The Chocolate Teapot

27th December 2015 - Uncategorised
The Chocolate Teapot
If a person engaged in an unrighteous act during the time when the Ark was placed in it’s home and the Altar was set up for Israel, then that person would approach one of a crack squad of men especially chosen and trained in being the perfect, concise, clean and authorized agents to take that person’s offering and fulfill whatever actions needed to be undergone in order that it remained acceptable in the eyes of the Creator, to whom it was offered.
This is ignored by the many Christian voices that call out, ‘but He demands blood’.
One of the wonderful and liberating facts that I learned early on in my route away from the Church is that God never demands blood. We, as humans, have full control over what we are willing to give and how we give it. Our will to repent for example. It’s remarkable just how many times the King of the Universe says of Israel, ‘return to me and I shall return to you’. Not, slaughter enough cows and I’m yours, not ‘bring me the sheep’ and certainly not, ‘wait awhile and I’ll deliver a human for you to kill’. In fact, Ezekiel 18, a chapter of the Tanakh in which we can read the actual words spoken by God to the prophet for the benefit of His people, says in explicit content of the way humans can repent should they so choose and of the response of the Creator if this act is undertaken.
What really amazes me is the half measure though. The Christians ‘use’ of the Tanakh to steady their point. It’s a little like a Chocolate Teapot, it’s only any good from a distance and won’t at all work in practice.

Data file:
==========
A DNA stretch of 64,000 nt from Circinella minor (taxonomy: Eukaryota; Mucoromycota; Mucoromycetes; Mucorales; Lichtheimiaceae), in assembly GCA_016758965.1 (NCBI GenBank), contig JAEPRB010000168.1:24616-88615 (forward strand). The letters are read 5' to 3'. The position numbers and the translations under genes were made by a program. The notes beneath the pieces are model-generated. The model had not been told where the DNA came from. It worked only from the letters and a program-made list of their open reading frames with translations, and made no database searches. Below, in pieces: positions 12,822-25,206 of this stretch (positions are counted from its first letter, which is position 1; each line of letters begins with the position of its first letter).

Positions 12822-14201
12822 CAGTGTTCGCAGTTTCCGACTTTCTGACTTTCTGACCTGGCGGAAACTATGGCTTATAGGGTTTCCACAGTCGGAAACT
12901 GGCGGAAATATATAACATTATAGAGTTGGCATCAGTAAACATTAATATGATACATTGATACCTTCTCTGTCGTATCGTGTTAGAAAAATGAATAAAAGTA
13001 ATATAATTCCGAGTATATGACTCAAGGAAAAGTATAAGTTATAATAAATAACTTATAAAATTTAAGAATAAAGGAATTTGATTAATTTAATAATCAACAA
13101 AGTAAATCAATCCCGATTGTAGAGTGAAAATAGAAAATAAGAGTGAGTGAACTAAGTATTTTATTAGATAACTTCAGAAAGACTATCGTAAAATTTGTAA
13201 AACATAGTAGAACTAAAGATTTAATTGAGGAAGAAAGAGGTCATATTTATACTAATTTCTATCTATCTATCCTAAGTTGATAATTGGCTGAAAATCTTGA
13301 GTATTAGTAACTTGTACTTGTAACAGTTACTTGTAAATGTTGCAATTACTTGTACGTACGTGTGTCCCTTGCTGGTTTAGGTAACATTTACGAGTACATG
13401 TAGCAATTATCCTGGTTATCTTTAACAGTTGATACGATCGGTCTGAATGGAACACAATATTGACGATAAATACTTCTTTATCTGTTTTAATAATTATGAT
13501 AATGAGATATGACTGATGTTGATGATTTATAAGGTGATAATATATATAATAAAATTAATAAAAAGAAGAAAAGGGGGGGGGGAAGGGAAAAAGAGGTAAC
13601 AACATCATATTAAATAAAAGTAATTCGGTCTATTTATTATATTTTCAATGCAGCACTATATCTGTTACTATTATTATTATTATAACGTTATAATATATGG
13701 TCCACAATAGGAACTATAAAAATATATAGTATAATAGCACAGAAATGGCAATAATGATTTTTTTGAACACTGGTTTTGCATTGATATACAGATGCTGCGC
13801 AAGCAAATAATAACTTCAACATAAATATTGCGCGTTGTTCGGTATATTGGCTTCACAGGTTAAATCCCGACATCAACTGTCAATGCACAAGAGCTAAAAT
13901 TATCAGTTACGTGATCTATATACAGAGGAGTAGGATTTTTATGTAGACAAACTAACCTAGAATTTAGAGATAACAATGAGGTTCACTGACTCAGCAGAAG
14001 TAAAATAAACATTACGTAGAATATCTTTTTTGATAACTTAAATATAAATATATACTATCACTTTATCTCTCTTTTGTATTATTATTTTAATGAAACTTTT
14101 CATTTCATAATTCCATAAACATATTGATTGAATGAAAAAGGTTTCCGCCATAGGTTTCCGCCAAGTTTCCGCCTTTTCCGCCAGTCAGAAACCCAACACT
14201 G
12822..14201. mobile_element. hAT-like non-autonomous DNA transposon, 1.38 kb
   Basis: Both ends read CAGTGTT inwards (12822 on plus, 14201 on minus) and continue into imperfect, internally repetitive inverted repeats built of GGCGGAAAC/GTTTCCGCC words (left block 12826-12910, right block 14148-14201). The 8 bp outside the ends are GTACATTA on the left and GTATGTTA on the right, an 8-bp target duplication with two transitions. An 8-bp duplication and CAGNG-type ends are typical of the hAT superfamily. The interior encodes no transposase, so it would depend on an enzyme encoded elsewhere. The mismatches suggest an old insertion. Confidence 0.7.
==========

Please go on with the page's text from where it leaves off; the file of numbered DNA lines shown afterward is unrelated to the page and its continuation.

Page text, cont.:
Even if we bypass the fact that Human sacrifice is not acceptable, even if we bypass the fact that killing anything or anyone, even yourself, won’t remove sin from your soul. Even if we accept that EVEN if the death of an animal DID replace ‘repentance’, and that Jesus somehow was a female lamb…
The man Jesus died not on an Altar but on a cross.
Not an especially selected offering but one of some 100000 Jews put to death and executed.
Not prepared and cherished, but spat on, bruised and beaten.
Not perfect and unblemished but ripped, bloody and torn.
Not handed to the especially chosen family of priests to maintain a clean and holy link to the sanctified ritual practice of the Temple as instructed by the King of the Universe in the Torah but arrested, beaten and murdered outside the city walls by a pagan and foreign nation. A nation who later founded the church, a church that elevated this story and sold it to the other pagan nations.
Even if we ignore the many issues that another ‘man’ dying for ‘my’ sin brings.. then we are still left with the fact that a pagan execution is not a biblical and acceptable sacrificial sin offering and if we choose to believe this then all this can leave us with is a hot chocolaty mess in our laps.

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